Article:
Abstract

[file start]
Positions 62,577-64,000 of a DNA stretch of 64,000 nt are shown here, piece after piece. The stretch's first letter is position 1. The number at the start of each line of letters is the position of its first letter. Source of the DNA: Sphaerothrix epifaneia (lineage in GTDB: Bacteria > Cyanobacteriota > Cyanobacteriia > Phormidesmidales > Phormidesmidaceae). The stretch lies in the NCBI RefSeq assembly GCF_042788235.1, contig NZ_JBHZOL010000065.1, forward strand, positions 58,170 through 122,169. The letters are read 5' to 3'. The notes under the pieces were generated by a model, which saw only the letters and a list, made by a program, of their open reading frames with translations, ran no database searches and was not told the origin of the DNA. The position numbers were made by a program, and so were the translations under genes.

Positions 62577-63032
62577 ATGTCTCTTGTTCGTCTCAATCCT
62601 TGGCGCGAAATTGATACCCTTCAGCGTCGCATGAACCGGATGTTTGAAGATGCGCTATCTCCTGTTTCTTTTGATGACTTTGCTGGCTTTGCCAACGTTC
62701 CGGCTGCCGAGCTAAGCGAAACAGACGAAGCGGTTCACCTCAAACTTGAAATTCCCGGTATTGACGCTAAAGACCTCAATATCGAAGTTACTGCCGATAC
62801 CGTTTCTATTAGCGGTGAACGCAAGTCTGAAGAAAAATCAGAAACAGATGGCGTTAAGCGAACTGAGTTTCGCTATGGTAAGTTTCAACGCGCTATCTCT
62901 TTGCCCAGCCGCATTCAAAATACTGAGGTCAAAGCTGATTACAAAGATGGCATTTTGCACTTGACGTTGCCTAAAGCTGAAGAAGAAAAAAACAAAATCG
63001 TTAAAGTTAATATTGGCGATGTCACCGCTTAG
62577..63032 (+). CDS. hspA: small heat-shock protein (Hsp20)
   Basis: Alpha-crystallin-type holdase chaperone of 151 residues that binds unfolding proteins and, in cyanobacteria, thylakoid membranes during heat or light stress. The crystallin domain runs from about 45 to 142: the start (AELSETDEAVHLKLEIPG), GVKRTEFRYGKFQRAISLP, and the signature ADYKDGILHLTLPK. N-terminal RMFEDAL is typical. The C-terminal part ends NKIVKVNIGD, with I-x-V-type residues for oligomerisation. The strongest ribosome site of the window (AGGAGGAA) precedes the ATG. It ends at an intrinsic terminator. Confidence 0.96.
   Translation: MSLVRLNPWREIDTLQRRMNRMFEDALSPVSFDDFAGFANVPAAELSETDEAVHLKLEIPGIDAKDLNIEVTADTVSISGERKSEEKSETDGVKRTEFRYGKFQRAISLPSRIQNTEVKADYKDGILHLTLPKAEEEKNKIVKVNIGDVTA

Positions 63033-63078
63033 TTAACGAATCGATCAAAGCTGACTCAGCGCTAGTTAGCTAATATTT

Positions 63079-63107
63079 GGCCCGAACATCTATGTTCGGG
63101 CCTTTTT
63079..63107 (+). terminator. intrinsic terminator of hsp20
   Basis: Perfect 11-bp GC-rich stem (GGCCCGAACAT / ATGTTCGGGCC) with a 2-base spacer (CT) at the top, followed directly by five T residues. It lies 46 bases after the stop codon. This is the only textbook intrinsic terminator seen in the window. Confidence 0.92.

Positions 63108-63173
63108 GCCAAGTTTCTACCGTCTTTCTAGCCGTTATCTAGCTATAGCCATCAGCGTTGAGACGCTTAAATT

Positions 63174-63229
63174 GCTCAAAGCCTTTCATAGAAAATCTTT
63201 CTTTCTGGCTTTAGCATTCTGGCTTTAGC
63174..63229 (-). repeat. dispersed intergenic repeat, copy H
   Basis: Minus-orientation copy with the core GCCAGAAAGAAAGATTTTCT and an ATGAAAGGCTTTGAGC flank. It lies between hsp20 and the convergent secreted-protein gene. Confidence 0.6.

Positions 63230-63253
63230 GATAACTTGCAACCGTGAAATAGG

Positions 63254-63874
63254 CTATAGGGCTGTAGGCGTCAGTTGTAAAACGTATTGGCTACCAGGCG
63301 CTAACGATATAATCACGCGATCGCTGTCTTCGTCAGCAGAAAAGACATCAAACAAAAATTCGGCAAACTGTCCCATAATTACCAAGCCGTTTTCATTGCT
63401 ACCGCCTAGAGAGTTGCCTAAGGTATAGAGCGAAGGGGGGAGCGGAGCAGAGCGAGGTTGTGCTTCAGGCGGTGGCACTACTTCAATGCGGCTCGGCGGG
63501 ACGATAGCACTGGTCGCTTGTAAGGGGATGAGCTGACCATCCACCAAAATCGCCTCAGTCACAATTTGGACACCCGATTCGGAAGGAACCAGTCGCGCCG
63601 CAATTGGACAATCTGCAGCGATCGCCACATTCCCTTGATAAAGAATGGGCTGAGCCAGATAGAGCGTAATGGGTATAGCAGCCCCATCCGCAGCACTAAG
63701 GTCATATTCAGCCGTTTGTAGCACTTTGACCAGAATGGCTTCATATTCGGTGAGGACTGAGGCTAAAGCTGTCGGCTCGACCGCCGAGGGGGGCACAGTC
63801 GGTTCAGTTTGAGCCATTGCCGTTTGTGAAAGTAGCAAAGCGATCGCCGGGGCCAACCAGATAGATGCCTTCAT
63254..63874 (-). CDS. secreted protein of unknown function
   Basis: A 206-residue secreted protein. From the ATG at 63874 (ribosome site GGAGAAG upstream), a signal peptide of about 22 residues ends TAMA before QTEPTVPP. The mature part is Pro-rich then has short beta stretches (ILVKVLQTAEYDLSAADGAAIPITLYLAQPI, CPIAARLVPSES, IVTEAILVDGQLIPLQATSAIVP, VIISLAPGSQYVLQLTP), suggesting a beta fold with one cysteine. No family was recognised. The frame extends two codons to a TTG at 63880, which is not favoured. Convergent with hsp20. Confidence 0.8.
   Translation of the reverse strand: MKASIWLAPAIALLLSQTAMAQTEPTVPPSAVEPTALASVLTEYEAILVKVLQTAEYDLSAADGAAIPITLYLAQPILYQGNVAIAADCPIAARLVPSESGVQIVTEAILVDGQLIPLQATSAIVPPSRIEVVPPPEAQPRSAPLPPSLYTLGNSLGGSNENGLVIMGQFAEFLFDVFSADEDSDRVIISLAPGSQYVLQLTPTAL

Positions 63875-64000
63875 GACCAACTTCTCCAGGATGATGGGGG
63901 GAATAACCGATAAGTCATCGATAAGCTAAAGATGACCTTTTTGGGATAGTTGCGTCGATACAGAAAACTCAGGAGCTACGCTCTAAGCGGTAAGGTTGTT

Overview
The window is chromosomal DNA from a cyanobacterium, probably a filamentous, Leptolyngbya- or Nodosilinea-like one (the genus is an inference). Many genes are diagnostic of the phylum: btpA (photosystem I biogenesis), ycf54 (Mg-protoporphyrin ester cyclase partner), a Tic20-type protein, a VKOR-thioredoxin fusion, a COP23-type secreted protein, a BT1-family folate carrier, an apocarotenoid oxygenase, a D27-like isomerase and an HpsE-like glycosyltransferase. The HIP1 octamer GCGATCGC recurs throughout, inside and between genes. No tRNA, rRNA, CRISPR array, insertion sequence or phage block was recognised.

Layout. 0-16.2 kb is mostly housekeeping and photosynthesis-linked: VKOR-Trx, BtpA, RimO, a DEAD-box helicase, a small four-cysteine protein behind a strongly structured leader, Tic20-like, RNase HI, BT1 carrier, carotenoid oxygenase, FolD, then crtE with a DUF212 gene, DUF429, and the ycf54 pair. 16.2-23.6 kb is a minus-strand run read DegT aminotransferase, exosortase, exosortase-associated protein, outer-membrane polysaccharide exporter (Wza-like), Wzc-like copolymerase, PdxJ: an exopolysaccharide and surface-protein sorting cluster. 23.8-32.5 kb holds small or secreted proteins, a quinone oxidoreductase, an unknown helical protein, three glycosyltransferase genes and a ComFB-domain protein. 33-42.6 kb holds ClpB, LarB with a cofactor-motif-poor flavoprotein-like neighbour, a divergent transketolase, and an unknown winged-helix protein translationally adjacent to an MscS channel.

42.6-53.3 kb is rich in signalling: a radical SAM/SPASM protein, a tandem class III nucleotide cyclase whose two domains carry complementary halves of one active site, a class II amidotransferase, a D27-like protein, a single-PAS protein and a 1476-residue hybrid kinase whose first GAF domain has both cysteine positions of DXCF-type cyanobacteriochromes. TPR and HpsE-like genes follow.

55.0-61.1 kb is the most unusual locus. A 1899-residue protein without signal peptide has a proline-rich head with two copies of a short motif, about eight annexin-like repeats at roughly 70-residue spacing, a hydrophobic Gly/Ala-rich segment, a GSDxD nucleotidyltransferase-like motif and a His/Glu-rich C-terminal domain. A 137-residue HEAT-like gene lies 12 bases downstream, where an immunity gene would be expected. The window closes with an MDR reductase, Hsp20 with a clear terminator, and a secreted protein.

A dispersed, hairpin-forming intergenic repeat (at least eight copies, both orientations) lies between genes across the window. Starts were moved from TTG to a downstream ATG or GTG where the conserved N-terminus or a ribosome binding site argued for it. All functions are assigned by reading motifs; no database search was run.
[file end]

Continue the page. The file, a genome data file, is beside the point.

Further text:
Multiple layers of sapropels occur widely in the sedimentary record of the Mediterranean Sea and record repetitions of paleoclimatic conditions that favored increased production and preservation of marine organic matter. A combination of hydrogen and carbon isotope analyses of Pleistocene sapropels from the Tyrrhenian Sea reveals new aspects of the factors leading to their deposition. Organic matter dD values that are significantly more negative in sapropels than in adjacent marls indicate a combination of dilution of surface waters by meteoric waters and increased burial of lipid-rich organic matter during periods of sapropel deposition. Organic δ13C values in sapropels that are less negative than those in marls suggest periods of markedly elevated marine biological production. The opposite but concordant excursions of these two isotopic parameters imply that the sapropel layers formed from increased export of marine organic matter from the photic zone to the sea floor during periods of greater fluvial delivery of continental nutrients to the Mediterranean Sea. Furthermore, the isotopic evidence indicates that periods of wetter climate were widespread in southern Europe at the same times as in northern Africa.

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